The Atlantic Daily: The Future of American Party Politics

Partisan loyalty continues to threaten the process of lawmaking. Our writers reflect on the past and future of party politics in America—and how partisanship affects the American people.

Every weekday evening, our editors guide you through the biggest stories of the day, help you discover new ideas, and surprise you with moments of delight. Subscribe to get this delivered to your inbox.


This month, President Joe Biden signed a historic $1.9 trillion coronavirus-relief package. Now the president’s advisers are expected to recommend up to $3 trillion in new spending to boost the economy.

Taking such legislation to the finish line is no small feat. As the journalist Jonathan Cohn notes: “Passing big pieces of legislation is a lot harder than it looks … It requires seriousness of purpose—a deep belief that you are working toward some kind of better world.”

Today, partisan loyalty continues to threaten the process of lawmaking. Below, our writers reflect on the past and future of party politics in America—and how partisanship affects the American people.


One question, answered:

I lost my sense of smell from COVID-19. Can I do anything to get it back? Sarah Zhang reports:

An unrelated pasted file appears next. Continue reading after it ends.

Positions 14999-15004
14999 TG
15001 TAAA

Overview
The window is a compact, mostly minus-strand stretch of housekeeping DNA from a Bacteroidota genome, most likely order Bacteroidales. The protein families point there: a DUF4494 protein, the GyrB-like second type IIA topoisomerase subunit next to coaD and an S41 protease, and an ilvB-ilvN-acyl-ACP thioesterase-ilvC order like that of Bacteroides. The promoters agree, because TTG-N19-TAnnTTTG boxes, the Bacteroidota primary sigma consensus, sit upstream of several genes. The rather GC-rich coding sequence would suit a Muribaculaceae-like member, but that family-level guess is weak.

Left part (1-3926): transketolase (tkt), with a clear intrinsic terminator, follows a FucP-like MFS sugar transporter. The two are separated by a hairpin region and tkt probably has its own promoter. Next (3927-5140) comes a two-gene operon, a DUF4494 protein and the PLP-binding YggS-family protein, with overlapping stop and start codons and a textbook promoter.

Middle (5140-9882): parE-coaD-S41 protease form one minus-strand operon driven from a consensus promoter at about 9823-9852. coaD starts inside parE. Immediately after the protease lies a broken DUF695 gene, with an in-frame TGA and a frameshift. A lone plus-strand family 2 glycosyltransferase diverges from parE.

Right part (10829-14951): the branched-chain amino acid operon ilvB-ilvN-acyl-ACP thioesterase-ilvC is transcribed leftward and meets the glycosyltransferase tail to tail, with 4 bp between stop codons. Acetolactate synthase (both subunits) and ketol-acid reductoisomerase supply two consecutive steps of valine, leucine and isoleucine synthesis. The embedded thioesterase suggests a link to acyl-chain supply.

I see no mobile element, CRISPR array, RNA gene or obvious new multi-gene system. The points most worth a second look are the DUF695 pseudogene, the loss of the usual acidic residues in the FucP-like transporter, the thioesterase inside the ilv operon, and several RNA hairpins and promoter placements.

Many years before the emergence of the novel coronavirus, a German doctor helped develop and standardize smell training for patients who had lost the sense, typically because of head trauma or viral infections. It involves sniffing four essential oils for 20 seconds every day over several months; some proponents of smell training recommend that patients recall memories associated with each scent—remembering lemon pie while smelling lemon oil, for instance.

While supposed “cures” for smell loss, such as eating a charred orange or poking your forehead while getting flicked in the back of the head, have gone viral on TikTok, smell training is the only scientifically proven intervention for this kind of smell loss.

Read on for more about the strange journey of recovering from smell loss.


Today’s Atlantic-approved isolation activity:

Go ahead, buy that T-shirt.

Today’s break from the news:

What to read if you believe in miracles … or even if you don’t: Recent speculations in physics reveal that believers and nonbelievers may have more in common than they think.


Every weekday evening, our editors guide you through the biggest stories of the day, help you discover new ideas, and surprise you with moments of delight. Subscribe to get this delivered to your inbox.